Carter economic adviser says Reagan budget policy on right track

By , Staff correspondent of The Christian Science Monitor

The chairman of Jimmy Carter's Council of Economic Advisers, Charles L. Schultze, concedes that big cuts in government spending are not only needed, but that they are something Mr. Carter would not have been able to bring about.

"It took Nixon to go to China," Mr. Schultze told reporters over breakfast Thursday, "and it took a Republican President to get these spending cuts."

Mr. Schultze hopes the spending trims don't become too large and do not impair some good social programs. But basically he thinks President Reagan has been on the right track in pushing through major cuts.

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Also, Schultze said he thought it possible that Mr. Reagan "might get lucky" and end up with an economy in 1982, and even in 1984, that is satisfactory enough with the American people for him to retain widespread public support.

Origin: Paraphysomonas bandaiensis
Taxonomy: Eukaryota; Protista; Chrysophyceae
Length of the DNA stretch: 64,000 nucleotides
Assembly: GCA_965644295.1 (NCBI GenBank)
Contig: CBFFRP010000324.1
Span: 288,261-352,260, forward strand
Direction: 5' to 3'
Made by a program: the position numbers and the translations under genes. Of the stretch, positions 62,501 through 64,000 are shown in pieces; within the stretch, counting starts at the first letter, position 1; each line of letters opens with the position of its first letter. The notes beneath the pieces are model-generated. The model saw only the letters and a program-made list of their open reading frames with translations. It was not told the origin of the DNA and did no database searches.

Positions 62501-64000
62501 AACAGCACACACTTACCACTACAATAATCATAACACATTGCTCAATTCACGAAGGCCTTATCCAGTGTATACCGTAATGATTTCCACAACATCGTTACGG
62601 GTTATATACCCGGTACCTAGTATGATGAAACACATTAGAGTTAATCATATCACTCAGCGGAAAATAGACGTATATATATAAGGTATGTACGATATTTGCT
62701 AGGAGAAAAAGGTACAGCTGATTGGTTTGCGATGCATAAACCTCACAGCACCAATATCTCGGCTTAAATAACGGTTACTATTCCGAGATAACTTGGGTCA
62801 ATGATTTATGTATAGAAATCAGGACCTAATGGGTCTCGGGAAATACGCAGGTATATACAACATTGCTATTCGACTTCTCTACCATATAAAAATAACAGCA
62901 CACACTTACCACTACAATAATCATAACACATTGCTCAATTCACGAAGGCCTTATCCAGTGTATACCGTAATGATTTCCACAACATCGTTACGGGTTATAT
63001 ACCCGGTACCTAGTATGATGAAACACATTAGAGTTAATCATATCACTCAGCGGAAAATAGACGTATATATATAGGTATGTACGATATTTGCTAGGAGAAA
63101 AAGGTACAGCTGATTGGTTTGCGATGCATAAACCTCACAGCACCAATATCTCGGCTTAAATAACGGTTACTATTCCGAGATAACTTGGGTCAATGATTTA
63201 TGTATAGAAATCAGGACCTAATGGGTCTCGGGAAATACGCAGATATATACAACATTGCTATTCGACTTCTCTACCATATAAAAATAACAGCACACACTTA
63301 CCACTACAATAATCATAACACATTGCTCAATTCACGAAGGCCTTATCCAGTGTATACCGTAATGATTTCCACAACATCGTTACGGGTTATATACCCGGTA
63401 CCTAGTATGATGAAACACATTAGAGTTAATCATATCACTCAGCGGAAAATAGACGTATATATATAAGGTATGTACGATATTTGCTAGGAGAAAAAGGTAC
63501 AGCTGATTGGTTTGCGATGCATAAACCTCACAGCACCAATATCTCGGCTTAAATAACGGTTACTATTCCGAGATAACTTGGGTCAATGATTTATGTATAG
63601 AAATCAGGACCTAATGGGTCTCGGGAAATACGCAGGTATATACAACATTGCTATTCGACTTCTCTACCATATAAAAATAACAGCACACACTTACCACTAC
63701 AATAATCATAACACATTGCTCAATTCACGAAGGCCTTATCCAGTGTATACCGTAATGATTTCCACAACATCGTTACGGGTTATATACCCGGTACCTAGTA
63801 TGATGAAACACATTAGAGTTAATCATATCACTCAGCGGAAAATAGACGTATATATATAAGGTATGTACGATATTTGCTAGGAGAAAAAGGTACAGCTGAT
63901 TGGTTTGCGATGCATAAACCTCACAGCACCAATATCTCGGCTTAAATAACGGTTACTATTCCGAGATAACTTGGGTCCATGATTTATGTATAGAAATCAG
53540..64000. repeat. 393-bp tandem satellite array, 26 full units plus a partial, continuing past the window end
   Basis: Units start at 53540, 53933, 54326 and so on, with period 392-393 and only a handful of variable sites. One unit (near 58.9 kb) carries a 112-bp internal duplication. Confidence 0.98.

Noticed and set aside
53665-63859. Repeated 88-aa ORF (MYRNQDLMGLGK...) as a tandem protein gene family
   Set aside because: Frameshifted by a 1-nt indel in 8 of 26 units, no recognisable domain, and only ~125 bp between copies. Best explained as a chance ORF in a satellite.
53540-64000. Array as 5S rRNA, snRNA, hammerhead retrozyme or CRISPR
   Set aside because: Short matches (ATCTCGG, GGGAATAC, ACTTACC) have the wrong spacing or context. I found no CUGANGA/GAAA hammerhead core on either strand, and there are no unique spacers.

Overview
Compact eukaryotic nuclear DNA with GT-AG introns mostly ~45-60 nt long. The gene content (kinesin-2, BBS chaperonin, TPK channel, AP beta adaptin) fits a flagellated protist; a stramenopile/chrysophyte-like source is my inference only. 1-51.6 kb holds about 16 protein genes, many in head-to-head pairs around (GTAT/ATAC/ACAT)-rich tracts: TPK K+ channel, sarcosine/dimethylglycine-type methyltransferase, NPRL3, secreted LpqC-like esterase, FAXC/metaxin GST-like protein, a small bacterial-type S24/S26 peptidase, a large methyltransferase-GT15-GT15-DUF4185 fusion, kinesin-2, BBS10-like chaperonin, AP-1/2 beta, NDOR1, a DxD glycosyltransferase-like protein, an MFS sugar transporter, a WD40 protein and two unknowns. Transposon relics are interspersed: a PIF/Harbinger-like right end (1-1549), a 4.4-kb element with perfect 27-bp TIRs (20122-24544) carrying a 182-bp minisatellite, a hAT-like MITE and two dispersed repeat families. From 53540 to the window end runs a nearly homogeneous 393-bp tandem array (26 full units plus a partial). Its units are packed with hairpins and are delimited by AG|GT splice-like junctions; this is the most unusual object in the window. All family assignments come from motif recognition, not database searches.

He said he wasn't predicting this -- that, in fact, the economy might deteriorate. But he said high interest rates and inflation might come down a little bit in the years ahead. He said this would take "luck," but added that "maybe we have a lucky President."

Schultze also said:

* Despite the size of the 1981 tax cuts, the marginal tax rate for a typical family will be rolled back only to where they were in 1978.

* Good breaks on food and oil prices will help reduce inflation now running about 9 percent annually.

* The United States must regain productivity growth or the American economic system -- built upon the expectation of a rising standard of living -- could change basically in the years to come.

* Reagan signals his intention to stay out of the wage-bargaining process. The administration's role in the air controller's strike, however, indicates an attitude "as tough as nails," when the White House does intervene.

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